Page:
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KWIT Radio Schedule
- Radio Schedules
End Time = 6:00 AM
If you're a night owl and a jazz fan, chances are you know who Jim Wilke is. Jazz After Hours, hosted by the butter smooth Wilke, originates from Seattle Washington and it plays the best jazz has to offer, from heroes of the past like Charlie Parker and Duke Ellington, to today's young lions like Joshua Redman and Joey DeFrancesco. With Wilke's good mix of recordings and conversations with today's top musicians, its easy to see why many listeners think that Jazz After Hours is worth staying up for.
End Time = 7:00 AM
End Time = 9:00 AM
Weekend Edition Saturday is NPR's Saturday morning news program, featuring the latest headlines and news features.
End Time = 10:00 AM
Tom and Ray Magliozzi
Car Talk features brothers Tom and Ray Magliozzi answering your questions about your cars. They have their own unique way of helping people - so bring your funny bone!
End Time = 11:00 AM
Wait Wait... Don't Tell Me! is NPR's weekly hour-long quiz program. Each week on the radio you can test your knowledge against some of the best and brightest in the news and entertainment world while figuring out what's real news and what's made up. On the Web, you can play along too.
End Time = 12:00 PM
This American Life, from Public Radio International, documents and describes contemporary America. Hosted by Ira Glass, each program explores a theme, such as the job that takes over your life, fiascos, sentencing and conventions. The program's stories are engaging, intimate, surprising, bittersweet and praised by listeners as "powerful and mesmerizing."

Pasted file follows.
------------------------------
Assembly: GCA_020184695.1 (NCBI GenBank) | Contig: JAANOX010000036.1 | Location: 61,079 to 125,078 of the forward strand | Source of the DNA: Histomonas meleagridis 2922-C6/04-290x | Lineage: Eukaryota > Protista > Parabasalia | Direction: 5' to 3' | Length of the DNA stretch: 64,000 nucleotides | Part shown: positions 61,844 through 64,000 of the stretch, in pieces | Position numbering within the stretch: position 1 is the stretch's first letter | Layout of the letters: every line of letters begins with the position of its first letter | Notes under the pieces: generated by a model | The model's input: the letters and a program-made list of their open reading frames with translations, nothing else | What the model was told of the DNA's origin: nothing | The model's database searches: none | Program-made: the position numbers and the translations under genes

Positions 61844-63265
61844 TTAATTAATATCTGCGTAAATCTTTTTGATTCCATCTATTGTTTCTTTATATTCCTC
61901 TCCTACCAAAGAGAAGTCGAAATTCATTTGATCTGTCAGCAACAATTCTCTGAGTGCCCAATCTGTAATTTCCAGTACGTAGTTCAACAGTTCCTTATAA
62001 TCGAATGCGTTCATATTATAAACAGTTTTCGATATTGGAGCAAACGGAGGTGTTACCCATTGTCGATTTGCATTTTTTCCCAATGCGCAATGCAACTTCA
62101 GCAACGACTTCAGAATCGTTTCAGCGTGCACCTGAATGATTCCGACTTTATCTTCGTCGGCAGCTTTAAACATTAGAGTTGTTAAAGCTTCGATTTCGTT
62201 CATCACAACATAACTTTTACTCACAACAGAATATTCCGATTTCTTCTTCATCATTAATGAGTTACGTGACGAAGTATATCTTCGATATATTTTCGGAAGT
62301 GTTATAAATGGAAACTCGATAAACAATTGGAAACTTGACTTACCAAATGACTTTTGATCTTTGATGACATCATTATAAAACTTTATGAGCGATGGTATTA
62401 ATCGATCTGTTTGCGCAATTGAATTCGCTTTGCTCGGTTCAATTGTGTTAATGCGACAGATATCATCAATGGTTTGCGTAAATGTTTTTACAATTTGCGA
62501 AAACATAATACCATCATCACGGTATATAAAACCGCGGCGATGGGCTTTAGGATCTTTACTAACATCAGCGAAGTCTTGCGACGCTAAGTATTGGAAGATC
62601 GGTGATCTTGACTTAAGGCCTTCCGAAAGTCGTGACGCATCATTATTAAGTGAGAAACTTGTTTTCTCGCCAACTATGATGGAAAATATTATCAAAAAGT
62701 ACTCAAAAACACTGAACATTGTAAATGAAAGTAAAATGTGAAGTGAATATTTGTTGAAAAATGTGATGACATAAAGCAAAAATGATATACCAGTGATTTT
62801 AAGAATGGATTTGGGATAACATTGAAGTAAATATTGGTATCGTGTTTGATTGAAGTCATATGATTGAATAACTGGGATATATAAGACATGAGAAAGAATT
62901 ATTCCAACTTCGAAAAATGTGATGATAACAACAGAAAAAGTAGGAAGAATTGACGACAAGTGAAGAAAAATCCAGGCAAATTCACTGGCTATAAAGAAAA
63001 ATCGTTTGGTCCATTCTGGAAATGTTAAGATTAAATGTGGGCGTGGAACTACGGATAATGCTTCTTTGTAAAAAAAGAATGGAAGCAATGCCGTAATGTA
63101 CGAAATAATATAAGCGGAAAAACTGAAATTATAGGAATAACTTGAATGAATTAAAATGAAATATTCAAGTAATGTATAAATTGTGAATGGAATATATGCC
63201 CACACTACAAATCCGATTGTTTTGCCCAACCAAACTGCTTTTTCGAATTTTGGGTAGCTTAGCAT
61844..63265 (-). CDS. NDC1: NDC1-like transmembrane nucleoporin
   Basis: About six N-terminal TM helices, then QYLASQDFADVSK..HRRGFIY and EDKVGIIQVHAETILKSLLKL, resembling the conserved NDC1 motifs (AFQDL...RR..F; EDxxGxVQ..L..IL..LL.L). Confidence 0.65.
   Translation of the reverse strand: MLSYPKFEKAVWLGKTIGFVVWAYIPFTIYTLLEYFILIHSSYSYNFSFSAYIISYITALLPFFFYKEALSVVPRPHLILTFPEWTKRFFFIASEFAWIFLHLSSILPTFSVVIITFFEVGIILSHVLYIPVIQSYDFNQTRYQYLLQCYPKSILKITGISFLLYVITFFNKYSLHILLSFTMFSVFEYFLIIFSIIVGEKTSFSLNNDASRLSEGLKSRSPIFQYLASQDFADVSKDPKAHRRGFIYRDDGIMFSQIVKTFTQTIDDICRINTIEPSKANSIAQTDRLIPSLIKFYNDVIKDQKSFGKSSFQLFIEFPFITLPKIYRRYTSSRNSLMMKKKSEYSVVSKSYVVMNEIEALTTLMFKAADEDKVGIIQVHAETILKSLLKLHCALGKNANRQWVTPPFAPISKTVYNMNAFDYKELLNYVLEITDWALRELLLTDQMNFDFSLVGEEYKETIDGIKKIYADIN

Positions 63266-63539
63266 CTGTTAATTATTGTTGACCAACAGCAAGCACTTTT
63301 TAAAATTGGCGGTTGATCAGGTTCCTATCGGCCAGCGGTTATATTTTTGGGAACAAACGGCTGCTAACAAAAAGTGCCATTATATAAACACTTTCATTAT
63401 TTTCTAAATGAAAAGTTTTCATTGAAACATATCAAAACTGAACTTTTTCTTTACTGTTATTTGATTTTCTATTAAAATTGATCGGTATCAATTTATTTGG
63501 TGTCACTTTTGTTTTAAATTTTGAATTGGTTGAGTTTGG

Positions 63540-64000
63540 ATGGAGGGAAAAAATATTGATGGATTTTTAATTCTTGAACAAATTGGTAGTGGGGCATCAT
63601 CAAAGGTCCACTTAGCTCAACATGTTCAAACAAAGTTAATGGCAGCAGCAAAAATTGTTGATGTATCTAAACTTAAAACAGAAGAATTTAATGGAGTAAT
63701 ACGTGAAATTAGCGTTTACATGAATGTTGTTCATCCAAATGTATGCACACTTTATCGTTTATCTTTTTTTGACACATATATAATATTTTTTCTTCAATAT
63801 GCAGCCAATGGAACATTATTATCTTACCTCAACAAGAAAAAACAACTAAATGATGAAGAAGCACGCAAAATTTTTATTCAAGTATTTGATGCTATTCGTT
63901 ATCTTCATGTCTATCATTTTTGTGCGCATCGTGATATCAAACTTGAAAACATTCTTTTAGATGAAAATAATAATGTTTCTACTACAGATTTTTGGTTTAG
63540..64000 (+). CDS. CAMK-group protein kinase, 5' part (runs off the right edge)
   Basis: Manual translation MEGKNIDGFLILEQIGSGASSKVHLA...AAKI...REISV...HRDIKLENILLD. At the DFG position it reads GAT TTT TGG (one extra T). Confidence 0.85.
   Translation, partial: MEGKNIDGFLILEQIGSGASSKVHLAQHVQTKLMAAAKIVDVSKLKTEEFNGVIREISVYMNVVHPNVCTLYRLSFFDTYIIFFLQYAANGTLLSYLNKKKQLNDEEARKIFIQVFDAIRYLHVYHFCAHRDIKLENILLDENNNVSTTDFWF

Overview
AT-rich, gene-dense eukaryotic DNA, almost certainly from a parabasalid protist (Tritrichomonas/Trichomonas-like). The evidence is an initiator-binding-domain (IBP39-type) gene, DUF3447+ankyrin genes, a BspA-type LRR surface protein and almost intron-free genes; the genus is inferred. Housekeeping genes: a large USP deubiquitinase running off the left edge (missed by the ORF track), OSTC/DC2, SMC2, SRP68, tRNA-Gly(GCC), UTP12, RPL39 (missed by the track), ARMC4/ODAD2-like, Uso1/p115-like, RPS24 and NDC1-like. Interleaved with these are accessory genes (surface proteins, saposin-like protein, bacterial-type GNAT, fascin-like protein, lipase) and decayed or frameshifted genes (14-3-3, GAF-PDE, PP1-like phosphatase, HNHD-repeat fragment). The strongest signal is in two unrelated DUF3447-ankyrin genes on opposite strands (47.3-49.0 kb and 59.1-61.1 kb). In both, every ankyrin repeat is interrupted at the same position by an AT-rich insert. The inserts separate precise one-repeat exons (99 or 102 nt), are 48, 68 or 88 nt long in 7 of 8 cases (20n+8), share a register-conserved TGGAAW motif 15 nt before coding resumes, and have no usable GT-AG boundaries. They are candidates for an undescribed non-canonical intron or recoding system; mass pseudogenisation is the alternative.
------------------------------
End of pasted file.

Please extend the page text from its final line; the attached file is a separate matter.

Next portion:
End Time = 2:00 PM
End Time = 4:00 PM
Founded in 1842 by a group of local musicians led by American-born Ureli Corelli Hill, the New York Philharmonic is by far the oldest symphony orchestra in the United States, and one of the oldest in the world. It currently plays some 180 concerts a year, and on May 5, 2010, gave its 15,000th concert — a milestone unmatched by any other symphony orchestra.
End Time = 5:00 PM
NPR's afternoon news program offers the latest news and headlines as well as in-depth features about everyday issues.
End Time = 7:00 PM
Each week, Garrison Keillor presents a down-home mixture of story, music and song.
End Time = 10:00 PM
Get a three-hour workout in America's true art form with Eddie Dunn and Saturday Night Jazz. Dunn's satin-smooth voice and creative delivery have caused more than one KWIT-KOJI listener to assume that SNJ is a syndicated program. We are proud to say however, that Mr. Dunn can be heard exclusively on the airwaves of KWIT-KOJI. Dunn started in radio after what he calls his "first failed attempt at a career in music," at a Middle of the Road station in Vermillion South Dakota. It was there that he would violate the station's MOR format with his own jazz show. The call of the West Coast and a series of employment opportunities therein would take Dunn away for several years but he returned to the Midwest over a decade ago to fill a position at Western Iowa Tech Community College. He has hosted Saturday Night Jazz ever since, building his set lists almost entirely from new or recently re-issued material. "I've often said that right now is the real golden age of jazz," says Dunn pointing to talented young artists like Christian McBride and Diana Krall. He also nurtures his creative side by playing bass and singing in the local jazz combo the Eddie Dunn Project.
End Time = 12:00 AM
Nighttime is the right time to have the blues and KWIT-KOJI dutifully brings them to you each Saturday Evening with "Stumpy" Steve Smith and the 10 O'Clock Blues. Smith, whose only real brush with southern culture was growing up in South Dakota, has enjoyed blues for about half of his life, first listening regularly to the public radio program Bluesstage with Ruth Brown. Smith mixes today's rising stars like Keb' Mo' and Susan Tedeschi with old masters like Howlin' Wolf and Muddy Waters. "Occasionally I'll throw in some Louisiana spice and I'll do a Zydeco set, or sometimes I'll play a spiritual or two," Smith says. He also takes a detour from the normal musical direction of the show when a noteworthy musician comes to town. He lists people like B.B. King, Robert Cray, Kenny Wayne Sheppard and Delbert McClinton among those whom he has interviewed for the show.